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It took me until I was well into my established labour to realise that we were actually in the hospital for the purpose of having our baby.

For us nothing about having a baby had been spontaneous. It had felt like we had been continuously taking it one step at a time, moving from one planned and expected stage to the next.

Before we started the process of trying to conceive we were really naive that having a baby would be easy. Quickly after the first failed IUI attempt at artificial insemination we realised it was one step and one small success at a time. We needed to have a good number of growing follicles (but not too many) and a strong contender for ovulation; grow a uterine lining of good thickness; make it to the clinic for insemination (OK, this was only a risk for our cycle during “the beast from the east” snowstorms of 2018); get through the ‘two week wait’, get a positive test result….we didn’t get that for any of our IUI’s so after 3 attempts and falling at that final hurdle it was back to the drawing board and a switch to IVF (ICSI). Again, a series of small milestones we needed to reach – growing and collecting a good number of high quality eggs (but not too many); waiting to see how many fertilised; waiting to see if we got any fertilised eggs that had developed well enough to be transferred back in; survive the 2 week wait (again); get a positive test result (which thankfully we did first time!), safely make it to the 8 week scan, the 12 week scan, pray for clear abnormality tests, 20, 32 and 36 week scans….go into labour… always looking no further than the next milestone and praying for it to all stay OK. We never really looked much past the next step or really thought about the fact that if we got the whole way through we’d be having a baby come home and live with us until it was our very next and final hurdle.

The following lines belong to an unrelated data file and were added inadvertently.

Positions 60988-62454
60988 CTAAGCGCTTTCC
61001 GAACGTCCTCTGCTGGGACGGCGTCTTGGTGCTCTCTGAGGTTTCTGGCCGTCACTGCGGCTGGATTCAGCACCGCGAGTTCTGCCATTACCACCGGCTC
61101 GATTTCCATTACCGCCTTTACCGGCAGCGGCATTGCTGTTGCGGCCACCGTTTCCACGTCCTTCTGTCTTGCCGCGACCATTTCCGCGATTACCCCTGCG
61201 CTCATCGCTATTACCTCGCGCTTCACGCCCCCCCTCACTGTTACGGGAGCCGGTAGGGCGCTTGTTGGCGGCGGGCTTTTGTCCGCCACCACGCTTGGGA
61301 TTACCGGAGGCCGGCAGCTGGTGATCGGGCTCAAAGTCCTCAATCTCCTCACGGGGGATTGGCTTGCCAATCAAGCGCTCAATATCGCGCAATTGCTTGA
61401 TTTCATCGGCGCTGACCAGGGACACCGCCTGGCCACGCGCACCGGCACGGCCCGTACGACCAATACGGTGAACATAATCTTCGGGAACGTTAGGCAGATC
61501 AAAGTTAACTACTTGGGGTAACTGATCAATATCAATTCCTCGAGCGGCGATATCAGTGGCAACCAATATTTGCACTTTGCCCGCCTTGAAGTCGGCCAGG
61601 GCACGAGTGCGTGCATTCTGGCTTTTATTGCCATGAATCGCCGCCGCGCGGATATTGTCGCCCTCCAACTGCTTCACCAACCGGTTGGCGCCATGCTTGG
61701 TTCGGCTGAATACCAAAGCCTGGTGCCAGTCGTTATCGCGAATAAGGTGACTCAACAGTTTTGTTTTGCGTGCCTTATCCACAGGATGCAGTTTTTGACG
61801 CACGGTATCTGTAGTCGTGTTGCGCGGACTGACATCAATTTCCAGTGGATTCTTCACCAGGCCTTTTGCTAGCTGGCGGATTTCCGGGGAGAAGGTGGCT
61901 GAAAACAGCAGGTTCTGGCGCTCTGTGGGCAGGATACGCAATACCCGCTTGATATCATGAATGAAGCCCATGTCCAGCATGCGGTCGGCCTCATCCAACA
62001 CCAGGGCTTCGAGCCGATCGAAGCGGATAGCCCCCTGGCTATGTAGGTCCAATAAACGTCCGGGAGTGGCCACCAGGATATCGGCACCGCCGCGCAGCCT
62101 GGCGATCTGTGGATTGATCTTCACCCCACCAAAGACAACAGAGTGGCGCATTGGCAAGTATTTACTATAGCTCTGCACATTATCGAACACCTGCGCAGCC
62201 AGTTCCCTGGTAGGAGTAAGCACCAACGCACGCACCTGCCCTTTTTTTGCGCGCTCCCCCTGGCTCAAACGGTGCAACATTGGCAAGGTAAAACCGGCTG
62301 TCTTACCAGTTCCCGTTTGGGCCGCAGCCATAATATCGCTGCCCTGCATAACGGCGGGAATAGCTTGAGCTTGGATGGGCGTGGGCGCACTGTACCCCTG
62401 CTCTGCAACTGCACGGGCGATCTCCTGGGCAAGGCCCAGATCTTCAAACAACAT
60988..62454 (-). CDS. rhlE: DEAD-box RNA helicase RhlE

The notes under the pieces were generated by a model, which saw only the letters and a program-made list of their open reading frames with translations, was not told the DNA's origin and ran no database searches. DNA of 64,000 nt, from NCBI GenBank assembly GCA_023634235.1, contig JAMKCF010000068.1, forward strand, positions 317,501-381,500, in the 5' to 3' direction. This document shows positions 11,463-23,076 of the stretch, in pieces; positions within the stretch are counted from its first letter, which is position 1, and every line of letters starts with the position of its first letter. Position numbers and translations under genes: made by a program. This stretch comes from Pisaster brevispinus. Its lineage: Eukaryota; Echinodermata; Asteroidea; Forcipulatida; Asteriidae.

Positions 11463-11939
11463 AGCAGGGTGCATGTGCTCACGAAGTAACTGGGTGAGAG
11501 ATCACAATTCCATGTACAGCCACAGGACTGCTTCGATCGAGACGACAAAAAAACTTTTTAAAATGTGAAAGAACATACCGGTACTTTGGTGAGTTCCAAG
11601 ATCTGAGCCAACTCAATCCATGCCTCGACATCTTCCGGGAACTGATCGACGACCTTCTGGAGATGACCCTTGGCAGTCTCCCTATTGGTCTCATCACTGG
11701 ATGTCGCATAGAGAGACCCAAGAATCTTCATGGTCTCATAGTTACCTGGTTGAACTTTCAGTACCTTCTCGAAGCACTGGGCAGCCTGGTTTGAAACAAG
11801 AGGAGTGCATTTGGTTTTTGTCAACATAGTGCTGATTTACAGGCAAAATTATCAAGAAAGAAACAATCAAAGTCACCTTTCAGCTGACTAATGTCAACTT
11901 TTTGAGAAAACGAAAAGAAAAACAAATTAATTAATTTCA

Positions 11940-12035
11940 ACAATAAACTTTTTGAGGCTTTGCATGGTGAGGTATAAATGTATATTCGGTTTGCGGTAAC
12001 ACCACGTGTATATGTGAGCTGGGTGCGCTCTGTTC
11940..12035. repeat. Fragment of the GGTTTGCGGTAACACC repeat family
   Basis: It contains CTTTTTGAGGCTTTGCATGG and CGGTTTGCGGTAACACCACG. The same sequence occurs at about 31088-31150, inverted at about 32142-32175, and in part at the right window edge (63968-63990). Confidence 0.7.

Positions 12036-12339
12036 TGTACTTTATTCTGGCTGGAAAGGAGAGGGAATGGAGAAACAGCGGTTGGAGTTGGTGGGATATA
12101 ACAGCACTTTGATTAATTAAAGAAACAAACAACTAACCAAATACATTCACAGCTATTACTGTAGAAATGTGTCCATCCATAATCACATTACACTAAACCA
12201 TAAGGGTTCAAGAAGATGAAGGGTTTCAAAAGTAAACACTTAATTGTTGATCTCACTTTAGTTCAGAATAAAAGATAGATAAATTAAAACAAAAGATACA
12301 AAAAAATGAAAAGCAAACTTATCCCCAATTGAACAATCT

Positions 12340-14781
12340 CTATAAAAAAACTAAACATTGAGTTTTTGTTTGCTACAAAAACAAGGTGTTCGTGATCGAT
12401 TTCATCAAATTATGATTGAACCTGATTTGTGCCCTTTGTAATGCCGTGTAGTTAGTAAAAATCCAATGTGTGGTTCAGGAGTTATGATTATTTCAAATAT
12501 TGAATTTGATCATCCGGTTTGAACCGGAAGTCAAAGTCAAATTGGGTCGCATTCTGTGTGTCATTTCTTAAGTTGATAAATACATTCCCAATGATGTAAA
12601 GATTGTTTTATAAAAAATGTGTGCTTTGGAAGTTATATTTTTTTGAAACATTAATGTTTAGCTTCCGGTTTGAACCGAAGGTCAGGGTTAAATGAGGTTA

Being induced

(Quick disclaimer: I tried to write this from a completely positive angle as I don’t always think it’s helpful to worry mums to be with the things that didn’t go so well when there is a strong chance it won’t happen to them, but it didn’t feel honest. Some of our experience was not fun. Instead I’ve tried to keep it honest and constructive for those like me who would rather know what might happen so I can mentally prepare and be ready to cope if it does. Skip straight to the delivery part if you want the positive only bits, it was genuinely a bloody lovely day!)

In our area IVF mums are under the care of a consultant rather than just discharged completely into regular antenatal care as a natural pregnancy would be (never sure if “natural pregnancy” is the right terminology, you know what we mean though!). Our consultant told us very early on that he didn’t like IVF mums to go too far over their due date and so if we hit 40 weeks without Molly arriving that he’d likely recommend we be induced (this is something to do with knowing the dates of conception exactly and the risks increasing for IVF conceptions beyond 40 weeks I think but we aren’t medical and so if it’s something you’re concerned about speak to your healthcare professional for advice).